Into the Amazon
MSU professor embarks on journey to study deforestation in world’s largest rainforest
Snaking through the Amazon rainforest, the Transamazon Highway stretches 3,000 miles from the Atlantic coast to the Peruvian border. Officially known as BR-230, construction on the highway began in 1970 but never officially finished. Hundreds of miles of highway remains unpaved, and the last several miles are considered new frontier that largely has gone unexplored.
Robert Walker, an MSU geography professor, departed Saturday on a two-week journey that will take him 700 miles down the Transamazon to study logging activities of natives of the rainforest. Traveling with him are Eugenio Arima, a former student of Walker’s and an assistant professor of environmental studies at Hobart and William Smith Colleges, and Ritaumaria De Jesus Pereira, an MSU graduate student studying geography.
“We don’t know anyone who’s traveled the whole road,” Walker said. “We don’t know what the towns will look like and we don’t know what the people are like.”
Keeping dangers such as this in mind, Walker and his counterparts are prepared for the long drive that will take them through the heart of the world’s largest rainforest.
A new frontier
The expedition’s purpose is to gather information on ecological changes in the area, specifically ones associated with the deforestation of the Amazon, Walker said.
“The loggers are the first people who open up the forest for economic activities,” he said. “They are the first to build in the first areas that are absolutely pristine. (We want to explore) how they open up a place, how do they decide where to build a road and the network of the road patterns.”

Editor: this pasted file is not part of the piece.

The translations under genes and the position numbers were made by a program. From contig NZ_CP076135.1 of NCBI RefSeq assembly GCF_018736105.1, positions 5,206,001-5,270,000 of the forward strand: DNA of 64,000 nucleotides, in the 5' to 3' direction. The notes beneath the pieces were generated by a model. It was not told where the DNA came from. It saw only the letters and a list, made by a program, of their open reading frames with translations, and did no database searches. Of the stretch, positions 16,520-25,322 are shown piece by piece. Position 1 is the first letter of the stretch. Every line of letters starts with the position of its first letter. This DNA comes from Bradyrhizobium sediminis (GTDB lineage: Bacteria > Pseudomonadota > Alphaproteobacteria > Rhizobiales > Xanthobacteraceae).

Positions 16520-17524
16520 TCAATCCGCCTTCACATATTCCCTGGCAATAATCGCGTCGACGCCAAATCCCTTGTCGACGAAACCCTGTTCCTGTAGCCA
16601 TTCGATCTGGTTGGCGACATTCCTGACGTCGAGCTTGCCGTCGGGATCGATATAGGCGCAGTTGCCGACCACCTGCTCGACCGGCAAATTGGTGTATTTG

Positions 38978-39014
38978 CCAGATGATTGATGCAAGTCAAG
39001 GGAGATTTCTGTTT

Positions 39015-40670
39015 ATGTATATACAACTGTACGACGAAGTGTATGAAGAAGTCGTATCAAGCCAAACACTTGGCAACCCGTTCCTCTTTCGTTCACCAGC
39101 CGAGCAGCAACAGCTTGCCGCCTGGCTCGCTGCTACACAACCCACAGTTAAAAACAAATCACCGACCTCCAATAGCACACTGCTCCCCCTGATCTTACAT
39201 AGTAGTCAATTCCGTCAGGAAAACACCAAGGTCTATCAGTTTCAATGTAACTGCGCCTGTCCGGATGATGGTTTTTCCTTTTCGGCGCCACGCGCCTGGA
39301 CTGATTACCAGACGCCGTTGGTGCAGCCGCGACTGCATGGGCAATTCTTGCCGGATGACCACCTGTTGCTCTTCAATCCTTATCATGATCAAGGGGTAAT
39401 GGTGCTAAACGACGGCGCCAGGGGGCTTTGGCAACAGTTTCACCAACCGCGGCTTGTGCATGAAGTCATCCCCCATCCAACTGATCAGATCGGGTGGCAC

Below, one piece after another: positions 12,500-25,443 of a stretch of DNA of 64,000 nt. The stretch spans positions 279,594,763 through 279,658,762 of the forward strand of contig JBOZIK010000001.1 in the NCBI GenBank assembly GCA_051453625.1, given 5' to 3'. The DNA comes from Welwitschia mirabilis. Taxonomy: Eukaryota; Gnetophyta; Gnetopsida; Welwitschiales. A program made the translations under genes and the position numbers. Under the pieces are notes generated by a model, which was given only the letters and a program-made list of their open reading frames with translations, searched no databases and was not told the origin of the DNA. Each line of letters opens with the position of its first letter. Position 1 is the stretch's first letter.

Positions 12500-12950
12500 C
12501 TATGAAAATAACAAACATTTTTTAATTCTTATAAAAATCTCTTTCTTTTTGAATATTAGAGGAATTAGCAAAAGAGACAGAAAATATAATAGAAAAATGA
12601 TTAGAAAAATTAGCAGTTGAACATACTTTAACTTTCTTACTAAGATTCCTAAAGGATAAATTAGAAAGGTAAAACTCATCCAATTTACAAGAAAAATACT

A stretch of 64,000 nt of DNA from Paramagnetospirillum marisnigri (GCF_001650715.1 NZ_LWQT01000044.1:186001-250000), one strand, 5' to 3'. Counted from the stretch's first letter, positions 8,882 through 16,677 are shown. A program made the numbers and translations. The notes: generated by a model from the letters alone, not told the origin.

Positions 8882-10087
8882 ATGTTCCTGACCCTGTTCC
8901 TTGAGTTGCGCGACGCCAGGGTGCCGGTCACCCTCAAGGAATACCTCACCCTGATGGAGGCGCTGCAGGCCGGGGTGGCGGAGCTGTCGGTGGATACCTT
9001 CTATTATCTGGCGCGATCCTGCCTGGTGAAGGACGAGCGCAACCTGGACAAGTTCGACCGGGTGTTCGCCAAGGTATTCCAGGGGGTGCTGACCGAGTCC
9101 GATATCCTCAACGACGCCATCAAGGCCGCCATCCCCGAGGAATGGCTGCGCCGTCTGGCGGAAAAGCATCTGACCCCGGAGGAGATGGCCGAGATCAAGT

As the more isolated parts of the Amazon become more populated, information about the local population can help plan for the future of the area.
“The first wave of settlers in search of economic opportunities are arriving,” Arima said. “We believe that computer models used to predict future landscapes must reflect human behavior, and this is an excellent place to gather information to accomplish that.”
There are five settlements along the highway, but their isolation from other areas has lead to them being widely unexplored.
“It’s kind of a mystery for people not in the area,” Pereira said. “In the raining season, it’s almost impossible to drive through it.”
The rain is only one of several hazards the forest holds for explorers. Rain can make mud thick and deep enough to strand cars on the roadside for days. It is Walker’s greatest concern for the trip, along with rickety wood bridges along the highway and the hantavirus, a flu-like virus that broke out when Walker was in the Amazon last summer and was 100 percent fatal at that time.
But the biggest concern for Arima is the nature of the trip itself.
“It’s the unknown,” Arima said. “In all our previous trips, we always brought someone who already had been in the area and had contacts and could introduce us to the local leadership. This time is different. We don’t know the region, the people we are going to meet and we don’t know what to expect.”
Walker is no stranger to the Amazon. In August 1991, prior to coming to MSU, he worked for the International Institute of Tropical Forestry with the U.S. Department of Agriculture Forest Service. There, he helped set up a program for social science research in the Amazon. It was the beginning of a fascination that has spanned two decades, Walker said.
Since his first trip, Walker has traversed thousands of miles across the Amazon on various highways and visits the Amazon area several times a year. But this expedition will lead him on the one part of the Transamazon he has yet to explore.
“It’s a bit of an overwhelming experience to see … the raw expanse of nature,” he said. “I felt like I needed to spend time to understand how humans were living in the forest and how they were changing it.”